It is usually a forest dwelling species, growing on the edge of wooded areas where the sun can pierce through and always close to moisture. Crocosmia aurea forms long rhizomes beneath the soil and tends to grow stems from a meandering network of corms and rhizomes rather than as a dense clump. The flowers are large, yellow or pale orange and downward facing, often with very narrow petals.

    Crocosmia fucata

    This is the only form of Crocosmia that naturally originates from the Western Cape of South Africa, many hundreds of miles from the other species. Its home is in moist areas of desert in Namaqualand, alongside streams and underground water.

    It grows 1.2 to 2m high with leaves that first appear towards the autumn, persist in winter and then the plant comes in to flower in the spring, months ahead of the other species. It has long tubular flowers with bright red petals and a creamy yellow tube. It is pollinated by sunbirds, hence the adapted shape of the flower.

    Crocosmia masoniorum

    This species comes from the Transvaal and Transkei regions of the Eastern Cape. It grows in steep green valleys, often before they feed into much larger rivers. To cope with the steep banks and the need for light, it tends to arch at an angle, a habit that you might find familiar in some of the garden hybrids that have its origin in this species.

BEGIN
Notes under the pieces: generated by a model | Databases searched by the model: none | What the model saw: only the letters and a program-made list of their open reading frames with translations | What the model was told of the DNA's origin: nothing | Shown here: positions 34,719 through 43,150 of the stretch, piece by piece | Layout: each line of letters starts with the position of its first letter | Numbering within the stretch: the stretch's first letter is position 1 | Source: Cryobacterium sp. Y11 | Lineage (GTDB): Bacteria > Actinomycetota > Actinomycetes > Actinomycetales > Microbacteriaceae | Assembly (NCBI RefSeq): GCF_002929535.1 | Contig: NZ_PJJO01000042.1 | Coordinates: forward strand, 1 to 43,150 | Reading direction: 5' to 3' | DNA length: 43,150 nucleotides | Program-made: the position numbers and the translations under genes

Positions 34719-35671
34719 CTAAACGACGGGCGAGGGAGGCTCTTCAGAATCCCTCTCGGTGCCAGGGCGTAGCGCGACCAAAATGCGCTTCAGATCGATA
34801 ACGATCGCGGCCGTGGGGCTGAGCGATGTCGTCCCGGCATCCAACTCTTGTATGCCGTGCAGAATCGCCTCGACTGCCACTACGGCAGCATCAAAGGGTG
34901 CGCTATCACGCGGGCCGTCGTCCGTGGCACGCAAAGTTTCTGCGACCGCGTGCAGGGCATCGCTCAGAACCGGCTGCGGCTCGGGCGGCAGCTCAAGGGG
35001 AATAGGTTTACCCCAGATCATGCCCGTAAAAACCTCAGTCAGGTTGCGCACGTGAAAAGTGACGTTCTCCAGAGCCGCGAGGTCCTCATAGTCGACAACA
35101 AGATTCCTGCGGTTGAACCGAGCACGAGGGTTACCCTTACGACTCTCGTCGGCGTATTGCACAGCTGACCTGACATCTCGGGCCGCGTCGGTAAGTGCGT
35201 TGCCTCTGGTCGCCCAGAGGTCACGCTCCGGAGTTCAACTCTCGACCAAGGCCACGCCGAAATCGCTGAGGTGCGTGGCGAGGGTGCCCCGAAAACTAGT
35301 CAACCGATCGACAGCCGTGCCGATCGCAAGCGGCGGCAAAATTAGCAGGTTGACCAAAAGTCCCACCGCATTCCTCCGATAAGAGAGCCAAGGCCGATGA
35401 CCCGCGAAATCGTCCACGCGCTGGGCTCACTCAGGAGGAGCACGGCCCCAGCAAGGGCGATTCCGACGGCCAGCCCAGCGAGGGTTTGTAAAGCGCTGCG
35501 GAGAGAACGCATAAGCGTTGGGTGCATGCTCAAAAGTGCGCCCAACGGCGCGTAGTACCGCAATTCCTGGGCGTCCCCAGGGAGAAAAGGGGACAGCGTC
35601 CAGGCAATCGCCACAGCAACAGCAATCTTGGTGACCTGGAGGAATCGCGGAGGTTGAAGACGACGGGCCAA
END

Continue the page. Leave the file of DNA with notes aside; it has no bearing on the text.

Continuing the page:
The flowers are held on arching stems, usually a rich reddish orange in the wild.

    Crocosmia masoniorum is the parent of some of our best-known hybrids including Crocosmia 'Lucifer', and you will no doubt recognise some of the above habits in this hybrid.

    Crocosmia matthewsiana

    It was a real adventure trying to find Crocosmia matthewsiana in Mpumalanga, South Africa. After many attempts, I discovered this beautiful species growing high up in a mountain forest, around a pool of water feeding a spectacular waterfall, with further plants growing amongst the crashing water as it tumbled down through the rock face.

    It forms an elegant and dainty plant, around 1.2m or more, narrow pleated leaves are the foil for upright stems of small clear marigold-orange part-nodding flowers free from any noticeable markings or colour flushes. Each bloom has a short tube, making it accessible for bee pollination.

    According to records, it was first collected in 1874, though it took over 100 years to be correctly named and classified within Crocosmia.

    Crocosmia paniculata

    For me, this is the giant amongst the species, not just for its height which usually reaches around 1.2 to 1.5 m but for its huge, pleated, sword-like leaves and tough, branched stems carrying wonderful flower buds that resemble burnt beads.